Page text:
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Who You’ll Hear
Kati Kleber, MSN RN – Nurse educator, former cardiac med-surg/stepdown and neurocritical care nurse, author, speaker
Elizabeth Mills, BSN RN CCRN – Highly experienced neurocritical care nurse, current Stroke Navigator for a Primary Stroke Center
What You’ll Learn
- Code Teams
- Rapid Response Teams
- What is a code?
- Code Blue Tips
- Post-code debriefings
- Mock Codes
A team of people who respond immediately to a patient who is unresponsive, not breathing, or does not have a pulse.
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- Lippencott: Code blue, do you know what to do?
- 2016 American Heart Association Advanced Cardiac Life Support Guidelines
Rapid Response Team (RRT)
A team of people with critical care expertise who can be at the bedside quickly. They can be summoned before a respiratory or cardiac arrest occurs.
- May include nurses from critical care, respiratory therapy, critical care physicians or hospitalists, and/or advanced practice providers (like NP’s, PA’s)
- Policies and procedures differ between facilities; various hospitals may have different triggers (increasing heart rate, increasing oxygen requirements, change in level of consciousness).
- You want to notify the patient’s physician in these instances, however RRT’s are necessary when you need another set of eyes on the patient immediately and cannot wait for a physician to return their pages
- Rapid Response Teams in Hospitals Increase Patient Safety
- Institute for Healthcare Improvement: Rapid Response Teams
What’s a code?
A code is when a patient is unresponsive, stopped breathing, or does not have a pulse.
Roles of people in the room
- Chest compressions: can be anyone with BLS training (yes, CNA’s!) and typically a few people are needed for this role to switch in/out during pulse checks because it’s exhausting
- Airway manager: typically providing oxygen via bag-valve mask (BVM) until respiratory therapy arrives and/or an advanced airway is placed
- Mixing/drawing meds: someone at the code cart, pulling meds as they are needed
- Giving meds: someone at the point where the IV access is (and if no access is available, they’re working on it)
- Shocker: this person is managing the defibrillator (placing pads, charging, pressing shock, viewing rhythm)
- Recorder: someone writing down everything when it happens at the precise time (each second counts)
- Leader: typically taken by the advanced practice provider or physician, this person is calling the shots… they’re interpreting the rhythm, following ACLS protocol, and telling the team what to do when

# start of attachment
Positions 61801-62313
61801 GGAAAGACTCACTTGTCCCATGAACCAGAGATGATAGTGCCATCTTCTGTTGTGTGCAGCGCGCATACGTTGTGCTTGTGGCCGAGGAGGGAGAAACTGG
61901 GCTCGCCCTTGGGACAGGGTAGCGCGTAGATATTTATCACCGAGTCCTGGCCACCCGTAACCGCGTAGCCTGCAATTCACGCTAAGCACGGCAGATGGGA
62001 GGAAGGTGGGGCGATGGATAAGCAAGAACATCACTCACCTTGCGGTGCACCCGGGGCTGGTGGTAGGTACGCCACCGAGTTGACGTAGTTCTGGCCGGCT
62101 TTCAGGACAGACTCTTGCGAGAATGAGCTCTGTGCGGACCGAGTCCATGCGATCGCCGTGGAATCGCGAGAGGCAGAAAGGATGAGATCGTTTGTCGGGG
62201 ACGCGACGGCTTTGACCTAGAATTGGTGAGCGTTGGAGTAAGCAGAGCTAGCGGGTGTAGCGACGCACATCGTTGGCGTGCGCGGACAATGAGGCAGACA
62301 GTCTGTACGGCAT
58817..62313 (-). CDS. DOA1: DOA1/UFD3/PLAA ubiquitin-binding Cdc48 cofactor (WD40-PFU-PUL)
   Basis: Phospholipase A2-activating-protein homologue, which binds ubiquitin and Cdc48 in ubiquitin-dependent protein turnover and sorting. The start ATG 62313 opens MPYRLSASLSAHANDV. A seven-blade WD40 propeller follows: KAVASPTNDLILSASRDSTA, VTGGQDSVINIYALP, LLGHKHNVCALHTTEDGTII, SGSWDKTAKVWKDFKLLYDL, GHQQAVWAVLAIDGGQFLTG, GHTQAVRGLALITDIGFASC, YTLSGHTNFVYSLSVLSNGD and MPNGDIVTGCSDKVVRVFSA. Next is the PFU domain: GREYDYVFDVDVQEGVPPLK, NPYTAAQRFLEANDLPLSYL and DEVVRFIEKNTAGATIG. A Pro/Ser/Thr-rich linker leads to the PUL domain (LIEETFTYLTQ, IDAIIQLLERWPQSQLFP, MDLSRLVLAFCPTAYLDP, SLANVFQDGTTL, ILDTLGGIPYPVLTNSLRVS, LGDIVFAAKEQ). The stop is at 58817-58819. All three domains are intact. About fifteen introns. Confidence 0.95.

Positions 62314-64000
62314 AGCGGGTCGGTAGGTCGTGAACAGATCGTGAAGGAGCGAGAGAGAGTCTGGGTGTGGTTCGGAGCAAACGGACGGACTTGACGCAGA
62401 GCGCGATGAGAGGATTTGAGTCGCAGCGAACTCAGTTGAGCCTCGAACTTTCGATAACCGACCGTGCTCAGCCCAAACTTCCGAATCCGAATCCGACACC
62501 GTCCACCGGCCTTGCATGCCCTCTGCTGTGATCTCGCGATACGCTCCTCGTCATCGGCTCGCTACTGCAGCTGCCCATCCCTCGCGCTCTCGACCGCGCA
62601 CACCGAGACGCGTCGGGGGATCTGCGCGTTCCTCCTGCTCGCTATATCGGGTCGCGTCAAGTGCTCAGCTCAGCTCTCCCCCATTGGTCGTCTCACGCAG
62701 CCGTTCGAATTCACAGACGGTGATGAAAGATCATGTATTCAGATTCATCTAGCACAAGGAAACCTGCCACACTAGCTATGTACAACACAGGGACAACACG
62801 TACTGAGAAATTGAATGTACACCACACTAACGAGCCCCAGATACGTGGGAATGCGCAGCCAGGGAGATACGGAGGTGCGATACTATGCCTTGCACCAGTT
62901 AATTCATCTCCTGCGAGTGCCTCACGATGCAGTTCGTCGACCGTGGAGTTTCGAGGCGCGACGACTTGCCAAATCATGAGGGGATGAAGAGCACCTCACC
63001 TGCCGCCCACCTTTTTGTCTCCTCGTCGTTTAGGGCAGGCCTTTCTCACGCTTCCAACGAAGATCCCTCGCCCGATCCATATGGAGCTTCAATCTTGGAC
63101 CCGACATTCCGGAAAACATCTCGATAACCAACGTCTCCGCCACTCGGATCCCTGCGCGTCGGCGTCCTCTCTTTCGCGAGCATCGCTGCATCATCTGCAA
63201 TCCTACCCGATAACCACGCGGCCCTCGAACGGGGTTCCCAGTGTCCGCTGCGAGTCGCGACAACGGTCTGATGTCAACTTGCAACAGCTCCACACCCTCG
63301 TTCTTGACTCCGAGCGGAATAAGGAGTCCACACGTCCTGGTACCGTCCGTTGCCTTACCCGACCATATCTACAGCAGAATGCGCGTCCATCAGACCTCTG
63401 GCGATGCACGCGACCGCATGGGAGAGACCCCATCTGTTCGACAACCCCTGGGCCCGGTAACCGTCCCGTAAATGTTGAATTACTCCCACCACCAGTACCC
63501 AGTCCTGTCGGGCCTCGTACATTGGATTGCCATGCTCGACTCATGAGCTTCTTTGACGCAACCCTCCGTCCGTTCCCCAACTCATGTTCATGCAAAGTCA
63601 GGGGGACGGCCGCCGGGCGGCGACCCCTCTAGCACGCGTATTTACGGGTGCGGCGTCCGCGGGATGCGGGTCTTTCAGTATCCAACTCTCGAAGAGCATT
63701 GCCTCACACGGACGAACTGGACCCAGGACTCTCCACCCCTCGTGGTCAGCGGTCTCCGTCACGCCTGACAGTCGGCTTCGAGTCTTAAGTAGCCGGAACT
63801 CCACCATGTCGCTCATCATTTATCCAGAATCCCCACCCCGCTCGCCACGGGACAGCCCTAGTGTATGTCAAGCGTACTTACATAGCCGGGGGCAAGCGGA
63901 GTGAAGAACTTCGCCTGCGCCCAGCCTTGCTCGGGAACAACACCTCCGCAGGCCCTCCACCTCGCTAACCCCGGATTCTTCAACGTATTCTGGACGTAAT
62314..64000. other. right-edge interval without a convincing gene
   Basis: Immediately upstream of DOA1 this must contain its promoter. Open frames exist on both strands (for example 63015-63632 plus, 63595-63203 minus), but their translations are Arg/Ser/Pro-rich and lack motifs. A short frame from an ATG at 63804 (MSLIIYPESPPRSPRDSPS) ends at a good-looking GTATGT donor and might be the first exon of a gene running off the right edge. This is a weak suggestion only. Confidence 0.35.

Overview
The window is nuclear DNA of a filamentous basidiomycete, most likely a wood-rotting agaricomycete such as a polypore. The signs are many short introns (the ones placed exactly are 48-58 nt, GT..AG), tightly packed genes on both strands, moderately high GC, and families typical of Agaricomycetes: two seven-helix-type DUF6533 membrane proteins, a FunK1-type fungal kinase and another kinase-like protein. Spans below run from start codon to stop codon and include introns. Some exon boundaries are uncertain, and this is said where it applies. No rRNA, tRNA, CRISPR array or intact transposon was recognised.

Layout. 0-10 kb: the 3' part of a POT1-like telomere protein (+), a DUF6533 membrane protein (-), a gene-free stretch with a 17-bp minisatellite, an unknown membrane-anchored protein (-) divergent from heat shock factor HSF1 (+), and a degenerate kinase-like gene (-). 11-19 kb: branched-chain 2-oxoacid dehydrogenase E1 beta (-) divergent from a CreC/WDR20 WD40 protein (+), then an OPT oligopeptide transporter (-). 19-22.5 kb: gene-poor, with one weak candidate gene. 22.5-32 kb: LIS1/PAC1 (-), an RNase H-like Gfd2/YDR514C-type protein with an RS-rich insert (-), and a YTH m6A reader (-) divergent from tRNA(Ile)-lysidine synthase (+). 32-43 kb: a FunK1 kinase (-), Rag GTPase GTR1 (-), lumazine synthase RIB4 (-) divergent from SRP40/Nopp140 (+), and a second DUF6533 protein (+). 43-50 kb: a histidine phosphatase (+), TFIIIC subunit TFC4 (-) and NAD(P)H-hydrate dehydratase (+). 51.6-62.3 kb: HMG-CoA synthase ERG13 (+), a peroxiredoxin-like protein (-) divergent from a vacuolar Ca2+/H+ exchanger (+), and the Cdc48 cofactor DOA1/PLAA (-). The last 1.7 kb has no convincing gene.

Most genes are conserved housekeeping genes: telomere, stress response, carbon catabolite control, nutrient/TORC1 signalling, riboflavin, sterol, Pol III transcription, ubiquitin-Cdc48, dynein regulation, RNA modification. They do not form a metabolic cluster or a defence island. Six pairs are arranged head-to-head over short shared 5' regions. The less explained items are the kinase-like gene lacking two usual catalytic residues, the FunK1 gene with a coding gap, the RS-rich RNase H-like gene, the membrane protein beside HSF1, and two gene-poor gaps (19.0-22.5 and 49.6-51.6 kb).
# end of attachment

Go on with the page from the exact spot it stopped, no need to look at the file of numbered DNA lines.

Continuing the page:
Code Blue Tips
- Be prepared before it happens
- Know where the code cart is
- Know how to activate a code (how to call it overhead, where the buttons are)
- Always have suction set up and an ambu bag in all of your patient’s rooms
- (Follow your institution’s policies, however most have ambu bags and suction being set up as part of a normal room set-up)
- You may freeze the first few times when you see this scenario – it will get better with time as you get used to the situation
- Always assess first – do they have a pulse?
- If they don’t have a pulse – compressions is the MOST important immediate intervention
- Simultaneously call for help and allow others to come in and fill in the above roles
- When the code team arrives
- Be prepared to answer questions – do not leave
- Team will ask what happened before code, history, and many other questions
- Be a relief CPR person, be a runner, but do not leave
- Make sure someone has contacted family/support system if they are not present
- If patient survives code and needs to be transferred to a higher level of care, you as the patient’s primary nurse, must go with the code team to the patient’s new room in critical care and give a hand-off to the receiving nurse and ensure next of kin has been notified
- Be prepared to answer questions – do not leave
Post-code debriefings/huddles are so important
Have mock-codes on your unit
- How to Run a Mock Code
- YouTube video of a mock code
- NYMed clip of a code (go to 5:15) – highly recommend watching this entire show for great examples
I’d like to put in a plug for what’s called “closed-loop communication.”
In closed-loop communication:
1. A request is made (“Draw up RSI meds plz”)
2. Clarification is requested if nec (“What would you like?” “150mg Sux, 30mg Etomidate plz.”
3. The request is repeated back “150mg Sux, 30mg Etomidate”
4. Person performing affirms completion “150mg Sux, 30mg Etomidate drawn up and ready.”
This is really important. Like, not dancing-master ACLS important, but actually very important. I ran a code on the floor last week and the communication was awful. Make a request — silence. Is it happening? Is someone working on it? Did they have to go to the pharmacy for the meds? Is someone working on a second line? Calling the surgeon? Getting ready to take over compressions?
It’s ESPECIALLY useful when an order can’t be carried out! “Call their surgeon, please.” “We can’t reach them; HUC is trying to find the on-call.” Resources are limited in a code, stuff goes wrong, supplies are missing, personnel are limited, but if you don’t tell me there’s a problem with what I asked for, I DON’T KNOW. And it’s not good practice at all for the thing to just not happen until I have bandwidth to ask why it isn’t happening.
Whew. Sorry to rant. As an ER doc who runs codes, this is my plea: Talk to me! A code is no time for the silent treatment.
Kati Kleber says
Robert I LOVE THIS. Can I turn this into a blog post? Or would you consider guest-blogging or being interviewed on this? Man, I’m wishing we added this into the episode, but making a follow up blog post and link to it on this post would help nail this point home.